• October 12th, 2013

Giancarlo Ghislanzoni, Gilad Myerson, and Alessandro Faure Ragani

By more fully evaluating available countermeasures, stakeholders can focus on the most effective ones.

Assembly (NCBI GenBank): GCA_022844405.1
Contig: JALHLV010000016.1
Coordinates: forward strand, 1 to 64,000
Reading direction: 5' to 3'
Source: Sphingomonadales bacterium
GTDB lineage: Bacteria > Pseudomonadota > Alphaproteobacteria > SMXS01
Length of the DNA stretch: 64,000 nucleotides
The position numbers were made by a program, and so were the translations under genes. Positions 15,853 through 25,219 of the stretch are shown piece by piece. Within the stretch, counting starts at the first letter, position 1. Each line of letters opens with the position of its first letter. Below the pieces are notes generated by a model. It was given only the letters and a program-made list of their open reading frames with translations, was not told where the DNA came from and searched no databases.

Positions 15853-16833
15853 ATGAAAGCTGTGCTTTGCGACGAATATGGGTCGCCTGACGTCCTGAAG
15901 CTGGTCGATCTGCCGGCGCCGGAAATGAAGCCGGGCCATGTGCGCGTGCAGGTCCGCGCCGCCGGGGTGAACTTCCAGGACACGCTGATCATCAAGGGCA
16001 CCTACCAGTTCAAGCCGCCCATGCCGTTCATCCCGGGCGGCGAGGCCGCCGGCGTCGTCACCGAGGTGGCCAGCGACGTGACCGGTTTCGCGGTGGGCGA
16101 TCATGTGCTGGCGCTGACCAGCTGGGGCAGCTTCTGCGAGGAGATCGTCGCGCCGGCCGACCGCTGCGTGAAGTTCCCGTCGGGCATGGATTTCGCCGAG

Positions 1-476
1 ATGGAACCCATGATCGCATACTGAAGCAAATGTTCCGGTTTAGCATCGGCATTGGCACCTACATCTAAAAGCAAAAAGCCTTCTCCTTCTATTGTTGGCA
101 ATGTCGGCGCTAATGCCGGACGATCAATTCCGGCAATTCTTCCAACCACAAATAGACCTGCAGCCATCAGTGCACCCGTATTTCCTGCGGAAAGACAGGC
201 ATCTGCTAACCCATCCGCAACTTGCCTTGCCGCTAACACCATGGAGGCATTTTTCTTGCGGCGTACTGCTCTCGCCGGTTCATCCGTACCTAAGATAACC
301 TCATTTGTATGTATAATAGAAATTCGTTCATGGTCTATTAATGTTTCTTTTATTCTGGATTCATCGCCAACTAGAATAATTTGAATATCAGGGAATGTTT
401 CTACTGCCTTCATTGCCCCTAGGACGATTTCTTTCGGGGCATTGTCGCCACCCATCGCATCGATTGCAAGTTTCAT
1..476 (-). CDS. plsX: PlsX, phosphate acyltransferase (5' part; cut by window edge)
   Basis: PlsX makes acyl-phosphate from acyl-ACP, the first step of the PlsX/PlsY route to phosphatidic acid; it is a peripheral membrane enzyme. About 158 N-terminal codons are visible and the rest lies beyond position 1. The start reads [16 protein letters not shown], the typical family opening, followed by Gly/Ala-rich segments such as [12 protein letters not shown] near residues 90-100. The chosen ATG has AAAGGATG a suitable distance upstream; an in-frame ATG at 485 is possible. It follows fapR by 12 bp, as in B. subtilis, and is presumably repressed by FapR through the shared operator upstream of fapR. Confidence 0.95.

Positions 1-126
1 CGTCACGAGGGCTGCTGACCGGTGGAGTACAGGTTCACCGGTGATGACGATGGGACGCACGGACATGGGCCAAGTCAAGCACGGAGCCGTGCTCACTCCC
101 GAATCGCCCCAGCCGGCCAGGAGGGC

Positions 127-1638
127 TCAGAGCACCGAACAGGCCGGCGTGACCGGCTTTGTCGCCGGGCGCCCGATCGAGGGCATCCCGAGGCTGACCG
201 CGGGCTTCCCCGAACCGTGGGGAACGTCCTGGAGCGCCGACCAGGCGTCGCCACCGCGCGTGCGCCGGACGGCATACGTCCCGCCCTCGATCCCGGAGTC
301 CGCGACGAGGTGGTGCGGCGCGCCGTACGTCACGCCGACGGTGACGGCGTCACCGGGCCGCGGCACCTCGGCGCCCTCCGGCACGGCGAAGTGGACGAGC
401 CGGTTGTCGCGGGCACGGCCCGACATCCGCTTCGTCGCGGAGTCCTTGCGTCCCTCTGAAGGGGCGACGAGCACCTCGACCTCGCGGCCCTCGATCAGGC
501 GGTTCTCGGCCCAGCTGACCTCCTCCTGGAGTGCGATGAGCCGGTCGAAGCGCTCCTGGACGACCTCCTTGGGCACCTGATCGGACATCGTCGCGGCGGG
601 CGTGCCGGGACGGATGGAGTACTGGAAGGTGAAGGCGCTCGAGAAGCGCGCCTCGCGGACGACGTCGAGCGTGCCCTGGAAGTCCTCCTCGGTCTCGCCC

Each year, traffic crashes kill more than 1.2 million people around the world and injure up to 50 million.1 In fact, they are the leading cause of death among people 15 to 29 years old2 and cost the global economy around $518 billion.3 Many of these casualties are preventable, but governments can have difficulty knowing where to begin. There are tested ways to improve road safety, but a lot of them are not widely known, so it’s challenging to find all available countermeasures, sort through them, and determine which are most relevant for a particular area. With ever-tighter budgets facing national governments and localities—which have primary responsibility for traffic laws, vehicle-safety regulations, and developing and maintaining road infrastructure—they often must make difficult choices.